Over the four years from 1993 to 1997, four series were made, the first three hosted by Simon Barnett and the last by Robert Rakete. They all featured players from more mainstream sports such as rugby being challenged by sportsmen from new codes at the time, such as Olympic canoeing champion Ian Ferguson, and a young Hamish Carter.

Why should we bring it back?

Why wouldn’t we want to watch Aaron Smith versus Shaun Johnson in an obstacle course? Or Steven Adams and Kieran Reid in an agility course?

Or perhaps change it to “Clash of the Codes: Retired edition’. Chuck Mark Richardson on the presenting team, stick Marc Ellis and Matthew Ridge in and see what juice is left in their tanks? Fish out the best and worst retired Kiwi athletes, chuck them on an army confidence course and film the ensuing carnage? Sold.

National Soccer League

The National Soccer League, which ran between 1970 and 2004, was the for New Zealand provincial clubs and determined the New Zealand champion annually. However it was arguably replaced by the AUS/US formatted New Zealand Football Championship, which lacks the relegation and promotion system the original NSL had. That system allowing clubs to “work their way up” and earn a place in the league (thus making the New Zealand championship a closed shop, eight team affair.)

The problem with this is simple. That means teams outside the current top eight can’t get into the league unless, as is happening next year, the League expands and allows for submissions for acceptance.

With WaiBOP United leaving, and the League expanding to 10 teams, we will see Hamilton Wanderers, Eastern Suburbs, and Tasman United enter the league, hopefully improving the calibre of the league and its players.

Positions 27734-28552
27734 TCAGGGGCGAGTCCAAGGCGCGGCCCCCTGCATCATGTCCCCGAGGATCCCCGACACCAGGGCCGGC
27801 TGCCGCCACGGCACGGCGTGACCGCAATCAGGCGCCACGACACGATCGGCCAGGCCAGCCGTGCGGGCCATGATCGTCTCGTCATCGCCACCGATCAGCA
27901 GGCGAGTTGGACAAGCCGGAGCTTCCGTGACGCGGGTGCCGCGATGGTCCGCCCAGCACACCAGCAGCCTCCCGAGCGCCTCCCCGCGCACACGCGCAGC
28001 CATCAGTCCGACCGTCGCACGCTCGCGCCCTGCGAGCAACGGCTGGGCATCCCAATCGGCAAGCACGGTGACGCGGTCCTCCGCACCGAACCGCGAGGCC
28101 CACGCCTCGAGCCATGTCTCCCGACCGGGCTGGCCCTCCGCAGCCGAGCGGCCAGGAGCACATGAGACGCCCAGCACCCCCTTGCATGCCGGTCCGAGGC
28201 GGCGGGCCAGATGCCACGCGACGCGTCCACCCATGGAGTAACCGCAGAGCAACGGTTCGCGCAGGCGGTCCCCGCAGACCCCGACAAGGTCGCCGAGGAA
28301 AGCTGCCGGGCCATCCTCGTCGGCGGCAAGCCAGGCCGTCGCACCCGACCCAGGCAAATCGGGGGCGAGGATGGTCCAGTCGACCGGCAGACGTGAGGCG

Current NZFC format, with Team Wellington's Luis Corrales (C) competes with Auckland City's Takuya Iwata (L) and Angel Berlanga (R) during the ASB Premiership Grand Final match between Auckland City FC and Team Wellington at QBE Stadium on March 10, 2016 in Auckland, New Zealand. (Photo by Michael Bradley/Getty Images)

Wellington’s Luis Corrales (C) competes with Auckland City’s Takuya Iwata (L) and Angel Berlanga (R) during the ASB Premiership Grand Final match. Photo / Getty

Why should we bring it back?

Organisation and administration of a National Soccer League that governed multiple leagues under one umbrella would be immensely beneficial to New Zealand’s football. It would not only allow for a higher class of football to be played, but the chance for up and coming clubs to utilise relegation and promotion to improve. 

A relegation system would mean smaller teams such as Eastern Suburbs, who have dominated in the Chatham Cup, could earn a much deserved promotion. Their chance has only arrived now because the League plans to expand to 10 teams next season. It’s a bad system.